Innovative Ethical Fashion: What it is & Why it’s Needed
It’s all too easy to buy new clothes these days, isn’t it? In a couple of clicks, you can have a whole new wardrobe for less than £60.
But the impact that this “fast fashion” trend is having on the environment and the people that are making these fashion items is, quite frankly, shocking.
For instance, did you know that over the last 15 years, 250,000 cotton farmers have killed themselves because of low wages and poor working conditions? Or that over 10% of global greenhouse gas emissions come from the fashion industry, which is more than the aviation and maritime shipping industries combined?
This explains why thousands of fashion brands are moving away from cheap labour and mass-production methods, towards innovative, ethical and sustainable manufacturing practices.
Let’s find out more…
What is ethical fashion?
“Ethical fashion is garment design, production, and distribution that focuses on reducing harm to people and the planet.” – The Good Trade
Ethical fashion is difficult to define: After all, we all have different ethics, morals and standards. However, the general concept of ethical fashion is simply about fashion brands giving back to the community, supporting charities, or going out of their way to do environmental or social good.
It’s companies within the fashion industry that, rather than solely focusing on making a profit, try to find ways to produce clothes or materials that have little or no negative impact on the environment or the people that made them. Ethical fashion answers questions like; “Who made this garment?” or “Is that person earning a fair living wage?”, or “What impact is this manufacturing process having on the environment?”
In 2020 consumers spent over seven billion hours online searching for items that were “sustainable,” “ethical,” “fair trade,” and “eco-friendly”. This indicates that ethical fashion, sustainable clothing and eco-garments are becoming more and more mainstream.
Why is that?
Why is the fashion industry becoming ethical?
Fast fashion is the mass production of clothing. Fast fashion is cheap and easy to buy because the companies that make these mass-produced, throw-away items pay their workers less than the living wage, force them to work in appalling (and sometimes unsafe) conditions with no breaks or access to food and water, and don’t invest time, money and resources into making sure that their manufacturing processes are environmentally friendly.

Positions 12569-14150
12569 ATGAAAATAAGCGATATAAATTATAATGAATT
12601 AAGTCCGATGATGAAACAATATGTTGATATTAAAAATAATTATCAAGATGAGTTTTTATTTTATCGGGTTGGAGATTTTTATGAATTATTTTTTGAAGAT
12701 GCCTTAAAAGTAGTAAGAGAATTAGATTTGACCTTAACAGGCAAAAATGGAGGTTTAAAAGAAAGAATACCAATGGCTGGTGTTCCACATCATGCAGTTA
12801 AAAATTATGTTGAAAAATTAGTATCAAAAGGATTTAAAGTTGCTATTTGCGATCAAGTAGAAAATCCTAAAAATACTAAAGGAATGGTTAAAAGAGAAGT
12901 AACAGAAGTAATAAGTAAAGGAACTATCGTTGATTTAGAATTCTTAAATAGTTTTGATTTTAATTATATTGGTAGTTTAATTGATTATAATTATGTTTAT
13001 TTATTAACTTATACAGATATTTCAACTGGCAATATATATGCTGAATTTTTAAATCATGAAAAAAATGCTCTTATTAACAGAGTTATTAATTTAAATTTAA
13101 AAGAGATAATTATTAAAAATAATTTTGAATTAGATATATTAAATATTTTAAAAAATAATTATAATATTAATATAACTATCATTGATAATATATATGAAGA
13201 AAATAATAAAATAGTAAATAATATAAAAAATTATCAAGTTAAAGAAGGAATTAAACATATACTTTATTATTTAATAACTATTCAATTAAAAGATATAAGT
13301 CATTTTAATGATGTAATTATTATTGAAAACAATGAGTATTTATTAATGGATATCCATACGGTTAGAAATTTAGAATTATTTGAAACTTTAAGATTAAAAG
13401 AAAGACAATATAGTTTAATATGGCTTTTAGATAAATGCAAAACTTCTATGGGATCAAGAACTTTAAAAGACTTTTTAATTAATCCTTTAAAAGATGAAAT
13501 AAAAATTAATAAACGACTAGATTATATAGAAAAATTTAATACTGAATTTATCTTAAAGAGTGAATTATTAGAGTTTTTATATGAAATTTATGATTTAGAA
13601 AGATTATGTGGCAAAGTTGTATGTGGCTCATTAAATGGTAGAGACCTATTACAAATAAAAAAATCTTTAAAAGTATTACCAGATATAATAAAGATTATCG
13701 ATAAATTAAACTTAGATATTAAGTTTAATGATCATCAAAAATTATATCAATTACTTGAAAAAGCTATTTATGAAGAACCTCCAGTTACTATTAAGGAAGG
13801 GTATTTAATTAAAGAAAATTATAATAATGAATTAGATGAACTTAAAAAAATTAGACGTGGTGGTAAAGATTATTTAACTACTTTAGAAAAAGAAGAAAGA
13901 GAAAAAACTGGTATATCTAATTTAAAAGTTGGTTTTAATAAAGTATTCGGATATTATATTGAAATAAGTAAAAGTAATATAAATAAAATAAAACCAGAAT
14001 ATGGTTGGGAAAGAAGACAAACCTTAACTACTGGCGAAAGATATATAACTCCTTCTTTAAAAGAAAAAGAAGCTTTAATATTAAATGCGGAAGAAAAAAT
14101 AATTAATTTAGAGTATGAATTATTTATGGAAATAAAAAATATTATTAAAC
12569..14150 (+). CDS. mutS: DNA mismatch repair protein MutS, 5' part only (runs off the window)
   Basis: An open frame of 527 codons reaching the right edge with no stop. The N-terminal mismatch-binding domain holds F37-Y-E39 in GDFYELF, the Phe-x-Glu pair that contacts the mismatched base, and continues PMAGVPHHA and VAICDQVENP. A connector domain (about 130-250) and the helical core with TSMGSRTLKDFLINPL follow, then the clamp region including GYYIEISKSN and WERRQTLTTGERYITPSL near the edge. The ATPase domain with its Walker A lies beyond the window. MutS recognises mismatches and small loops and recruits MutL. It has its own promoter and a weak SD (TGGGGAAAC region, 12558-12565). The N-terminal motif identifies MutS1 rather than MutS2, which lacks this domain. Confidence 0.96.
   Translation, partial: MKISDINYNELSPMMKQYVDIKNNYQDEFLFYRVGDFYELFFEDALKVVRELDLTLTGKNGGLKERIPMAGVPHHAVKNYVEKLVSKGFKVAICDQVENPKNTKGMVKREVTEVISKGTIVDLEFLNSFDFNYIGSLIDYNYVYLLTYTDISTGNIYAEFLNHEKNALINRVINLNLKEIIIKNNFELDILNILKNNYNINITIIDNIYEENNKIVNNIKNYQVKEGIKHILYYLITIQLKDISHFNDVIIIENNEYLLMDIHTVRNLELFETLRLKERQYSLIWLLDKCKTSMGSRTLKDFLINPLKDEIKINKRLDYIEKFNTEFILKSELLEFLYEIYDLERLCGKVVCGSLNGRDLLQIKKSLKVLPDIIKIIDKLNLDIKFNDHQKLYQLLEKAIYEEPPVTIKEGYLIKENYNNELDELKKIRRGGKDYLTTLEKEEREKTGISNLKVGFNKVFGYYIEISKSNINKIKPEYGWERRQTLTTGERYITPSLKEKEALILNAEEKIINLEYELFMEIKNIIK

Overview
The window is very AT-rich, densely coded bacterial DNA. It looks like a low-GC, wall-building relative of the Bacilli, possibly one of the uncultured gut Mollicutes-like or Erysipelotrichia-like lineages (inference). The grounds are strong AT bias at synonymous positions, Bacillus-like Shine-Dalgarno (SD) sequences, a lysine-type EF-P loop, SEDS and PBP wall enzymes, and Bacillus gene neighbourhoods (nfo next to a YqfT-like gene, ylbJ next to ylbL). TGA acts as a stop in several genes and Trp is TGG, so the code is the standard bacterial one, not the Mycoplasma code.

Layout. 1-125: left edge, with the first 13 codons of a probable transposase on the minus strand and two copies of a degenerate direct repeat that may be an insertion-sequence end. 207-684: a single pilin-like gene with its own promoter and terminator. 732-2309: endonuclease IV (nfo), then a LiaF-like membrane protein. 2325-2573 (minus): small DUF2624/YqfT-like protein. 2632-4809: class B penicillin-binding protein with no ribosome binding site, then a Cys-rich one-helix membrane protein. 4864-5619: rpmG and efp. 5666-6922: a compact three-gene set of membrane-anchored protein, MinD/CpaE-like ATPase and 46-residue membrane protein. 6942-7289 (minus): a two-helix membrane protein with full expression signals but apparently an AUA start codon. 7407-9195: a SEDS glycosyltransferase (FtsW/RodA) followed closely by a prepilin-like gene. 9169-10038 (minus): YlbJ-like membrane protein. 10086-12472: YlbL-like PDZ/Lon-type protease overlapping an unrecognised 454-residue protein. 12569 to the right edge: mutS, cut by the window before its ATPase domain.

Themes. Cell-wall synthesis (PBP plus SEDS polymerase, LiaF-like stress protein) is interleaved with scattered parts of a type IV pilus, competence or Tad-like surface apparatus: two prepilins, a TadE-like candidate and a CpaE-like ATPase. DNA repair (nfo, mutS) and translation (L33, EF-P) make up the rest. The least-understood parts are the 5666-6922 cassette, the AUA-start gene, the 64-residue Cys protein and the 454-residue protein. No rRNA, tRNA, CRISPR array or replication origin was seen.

“Fast fashion has become a detrimental environmental and social issue, and ethical fashion is a solution.” – Ethical Made Easy
Remember the Rana Plaza clothing factory collapse in Bangladesh in 2013? Factory owner, Mr Rana, ignored warnings that his factory was unsafe to work in because it was on the brink of collapse. As a result, 1,134 garment workers were killed and 2,500 injured when the factory did inevitably collapse.
This horrific incident prompted a global movement towards a more ethical approach to the manufacture of clothing and it brought to light other, unethical practices that companies within the fashion industry were following.
Practices such as dumping clothing dye and chemical waste into the Citarum river in Indonesia, for example. This river is used by over 28 million people, but because it now contains dangerous levels of mercury, iron, and lead, the communities along the riverbank are suffering from skin diseases, cancer, and other health issues.
This move towards ethical fashion is being driven forwards by consumers, especially the younger generation: For instance, 54% of Generation Z’ers would spend 10% or more on sustainable products, with 50% of Millennials saying the same.
This means that the focus on people and the environment over profits and the bottom line is becoming more and more prevalent amongst fashion companies. However, good as this is, it does mean that the ethical fashion market is becoming crowded.